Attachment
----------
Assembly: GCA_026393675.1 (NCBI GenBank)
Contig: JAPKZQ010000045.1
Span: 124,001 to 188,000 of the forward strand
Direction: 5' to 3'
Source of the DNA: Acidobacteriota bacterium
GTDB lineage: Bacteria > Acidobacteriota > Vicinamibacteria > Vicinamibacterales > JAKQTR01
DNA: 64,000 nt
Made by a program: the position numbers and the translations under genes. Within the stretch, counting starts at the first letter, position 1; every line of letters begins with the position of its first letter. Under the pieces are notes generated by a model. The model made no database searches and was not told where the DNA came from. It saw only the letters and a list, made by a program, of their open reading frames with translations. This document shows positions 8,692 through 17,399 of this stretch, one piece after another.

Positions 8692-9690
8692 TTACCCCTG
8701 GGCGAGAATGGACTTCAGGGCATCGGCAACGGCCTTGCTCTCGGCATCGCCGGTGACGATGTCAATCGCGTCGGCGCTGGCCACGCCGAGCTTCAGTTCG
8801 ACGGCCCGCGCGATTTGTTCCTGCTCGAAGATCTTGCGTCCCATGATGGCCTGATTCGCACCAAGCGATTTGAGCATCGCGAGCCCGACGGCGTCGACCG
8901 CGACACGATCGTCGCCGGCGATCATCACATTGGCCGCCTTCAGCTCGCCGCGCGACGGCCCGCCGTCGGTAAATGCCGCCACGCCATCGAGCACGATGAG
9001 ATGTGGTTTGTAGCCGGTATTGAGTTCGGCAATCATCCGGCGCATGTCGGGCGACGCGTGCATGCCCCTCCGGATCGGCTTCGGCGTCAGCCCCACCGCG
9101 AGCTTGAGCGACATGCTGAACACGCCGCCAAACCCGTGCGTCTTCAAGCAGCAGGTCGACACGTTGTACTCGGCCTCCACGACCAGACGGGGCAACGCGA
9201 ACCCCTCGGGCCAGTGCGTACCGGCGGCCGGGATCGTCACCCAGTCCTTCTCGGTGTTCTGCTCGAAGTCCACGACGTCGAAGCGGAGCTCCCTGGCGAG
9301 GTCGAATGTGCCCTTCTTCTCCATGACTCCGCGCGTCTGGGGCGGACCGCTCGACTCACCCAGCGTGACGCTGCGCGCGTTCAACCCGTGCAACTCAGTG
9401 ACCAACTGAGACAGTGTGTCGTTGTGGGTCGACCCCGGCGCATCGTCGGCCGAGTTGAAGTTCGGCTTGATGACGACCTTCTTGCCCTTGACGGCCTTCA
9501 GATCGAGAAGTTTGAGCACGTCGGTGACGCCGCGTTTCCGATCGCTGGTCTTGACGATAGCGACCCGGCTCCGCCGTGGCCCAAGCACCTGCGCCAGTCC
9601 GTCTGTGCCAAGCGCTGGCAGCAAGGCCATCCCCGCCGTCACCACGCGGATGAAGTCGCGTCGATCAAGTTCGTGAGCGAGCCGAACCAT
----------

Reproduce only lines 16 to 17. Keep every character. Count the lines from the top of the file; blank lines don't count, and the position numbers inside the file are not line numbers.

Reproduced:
9201 ACCCCTCGGGCCAGTGCGTACCGGCGGCCGGGATCGTCACCCAGTCCTTCTCGGTGTTCTGCTCGAAGTCCACGACGTCGAAGCGGAGCTCCCTGGCGAG
9301 GTCGAATGTGCCCTTCTTCTCCATGACTCCGCGCGTCTGGGGCGGACCGCTCGACTCACCCAGCGTGACGCTGCGCGCGTTCAACCCGTGCAACTCAGTG